It’s been a long time coming, but the NFL Draft is here. Waiting through this off-season has been more bearable than usual for Eagles fans, mostly thanks to the good vibes that come with being Super Bowl Champions. It’s good news too, because they’ll have to wait through the entire first round before the Eagles take the podium to announce the 32nd selection. Or, if many predictions are proved right and the Eagles trade back to gain picks on the second day, even longer.
We’ve done up three seven round mocks suggesting players the Eagles could draft. Where they diverge is what Philadelphia decides to do with their first round pick. Up first: staying put and drafting their favorite player at 32.
Scenario One: Stand Pat
Round One, Pick 32: Justin Reid, S, Stanford
Round Four, Pick 130: Royce Freeman, RB, Oregon
Round Four, Pick 132: Daurice Fountain, WR, Northern Iowa
Round Five, Pick 169: Durham Smythe, TE, Notre Dame
Round Six, Pick 206: Tremon Smith, CB, Central Arkansas
Round Seven, Pick 250: Ryan Anderson, P, Rutgers
Reid seems likely to be available at the end of the first round, and is a player heavily connected to the Eagles. His brother is former 49ers Pro Bowl safety Eric Reid, and he’d be both an excellent immediate replacement for Corey Graham as a third safety and the future at the position for Philadelphia.
Freeman is one of several middle-round backs the Eagles have taken a look at this off-season, and while this may be a bit late for him to go, it’s difficult predicting the order these rbs will go after the first few. He’s a complete back with power that would step into LeGarrette Blount’s role in the rotation and would make Jay Ajayi’s possible departure after this season easier to live with. Miami’s Mark Walton and North Carolina State’s Nyheim Hines are two other backs in play at this stage.
Smythe has been used primarily as a blocking tight end at Notre Dame, something the Eagles are missing with Brent Celek gone. Stanford’s Dalton Schultz is another option in the same vein, and his fellow alumni Zach Ertz is pulling for him. Smith was a shutdown corner at a small school whose testing suggests he can hang in the big leagues.
Scenario Two: Trade Down
Round Two, Pick 40: Maurice Hurst, DT, Michigan
Round Three, Pick 99: Duke Dawson, CB, Florida
Round Four, Pick 130: Marcus Allen, S, Penn State
Round Four, Pick 132: Chris Herndon, TE, Miami
Round Five, Pick 169: Tony Adams, G, NC State
Round Seven, Pick 250: Javon Wims, WR, Georgia
Here the Eagles get second and third round selections from Denver in exchange for the 32nd pick and their sixth rounder. Denver has two third round picks, and they’ve been mentioned as a willing trade partner at the top of the first round already. If they aren’t chasing a quarterback at the fifth pick, maybe they’ll trade back into the first round for one that falls.
Where Hurst goes is anyone’s guess at the moment. A possible first-round selection, Todd McShay has recently said he could fall as far as day three after an irregular EKG at the combine. Each year there are players that experience an unexpected fall, but all it takes is one team. If the Eagles are confident in Hurst’s health, he’d be excellent value here. Dawson is one of the corners in this draft most prepared to come in and compete for a slot role and a hard hitter.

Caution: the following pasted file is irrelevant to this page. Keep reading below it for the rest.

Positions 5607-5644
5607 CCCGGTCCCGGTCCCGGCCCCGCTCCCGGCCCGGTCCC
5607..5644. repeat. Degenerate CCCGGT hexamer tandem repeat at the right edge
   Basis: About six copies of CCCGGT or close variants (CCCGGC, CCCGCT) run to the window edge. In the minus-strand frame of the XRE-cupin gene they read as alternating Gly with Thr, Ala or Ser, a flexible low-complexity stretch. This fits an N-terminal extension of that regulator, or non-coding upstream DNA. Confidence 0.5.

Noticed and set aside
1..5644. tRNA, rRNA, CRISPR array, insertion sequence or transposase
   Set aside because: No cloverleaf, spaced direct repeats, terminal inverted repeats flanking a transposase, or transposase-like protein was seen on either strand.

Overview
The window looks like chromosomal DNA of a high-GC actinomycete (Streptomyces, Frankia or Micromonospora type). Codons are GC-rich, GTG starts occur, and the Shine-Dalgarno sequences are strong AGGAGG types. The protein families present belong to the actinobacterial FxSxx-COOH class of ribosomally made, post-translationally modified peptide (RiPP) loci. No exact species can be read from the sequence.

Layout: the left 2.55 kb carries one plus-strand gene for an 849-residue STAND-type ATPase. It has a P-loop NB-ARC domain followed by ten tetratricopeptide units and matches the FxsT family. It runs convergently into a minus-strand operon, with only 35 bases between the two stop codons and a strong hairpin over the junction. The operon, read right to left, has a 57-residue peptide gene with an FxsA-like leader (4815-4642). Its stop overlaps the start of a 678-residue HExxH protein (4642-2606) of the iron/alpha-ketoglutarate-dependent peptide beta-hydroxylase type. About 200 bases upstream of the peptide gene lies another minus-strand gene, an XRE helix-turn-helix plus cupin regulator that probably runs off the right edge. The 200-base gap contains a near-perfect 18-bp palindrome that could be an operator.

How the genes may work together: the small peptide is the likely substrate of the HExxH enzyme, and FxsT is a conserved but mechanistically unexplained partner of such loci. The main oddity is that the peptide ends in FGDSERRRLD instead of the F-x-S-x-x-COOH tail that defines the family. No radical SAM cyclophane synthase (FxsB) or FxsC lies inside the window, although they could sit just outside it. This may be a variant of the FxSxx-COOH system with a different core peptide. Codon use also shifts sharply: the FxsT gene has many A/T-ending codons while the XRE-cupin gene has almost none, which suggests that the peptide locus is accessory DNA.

Allen fills the same role as Reid, but would be best put to use in the box from day one. Herndon is a better receiving prospect at tight end than Smythe or Schultz, and just had his best season in Miami once free of the shadow of 2017 first round pick David Njoku. Wims is a raw receiving prospect – it’s not a role the Eagles need an immediate contributor in.
Scenario Three: Trade Up
Round One, Pick 27: Leighton Vander Esch, LB, Boise State
Round Four, Pick 132: Brandon Parker, T, North Carolina A&T
Round Six, Pick 206: Akrum Wadley, RB, Iowa
Round Seven, Pick 250: Damon Webb, S, Ohio State
And now for the much less likely trade scenario: the Eagles move up. They’ve done it often in the past and it’s pretty easy to argue that it’s worked out better than their trades down. But the capital involved is something they just don’t have this year. Using Draft TEK’s Trade Value Chart it costs one of the Eagles’ fourth round picks and a fifth just to give the Saints equal value and move up five spots to jump ahead of the Steelers and take a player both Pennsylvania teams have been linked to: Vander Esch.
Linebacker isn’t a pressing need for the Eagles, but Vander Esch is the rare player at that position they seem to value highly, and if he started to fall down the board they could make a move and maybe even recoup one of the assets lost in this trade by sending Mychal Kendricks elsewhere later in the draft.
They only have a few picks left to make in this projection. Parker is a tackle with NFL pedigree despite his small school. Wadley offers the same help at running back as some of the above players, and also comes ready to contribute as a returner. Webb is a versatile tool for the secondary overshadowed by all the stars that have come out of the Ohio State backfield in recent seasons.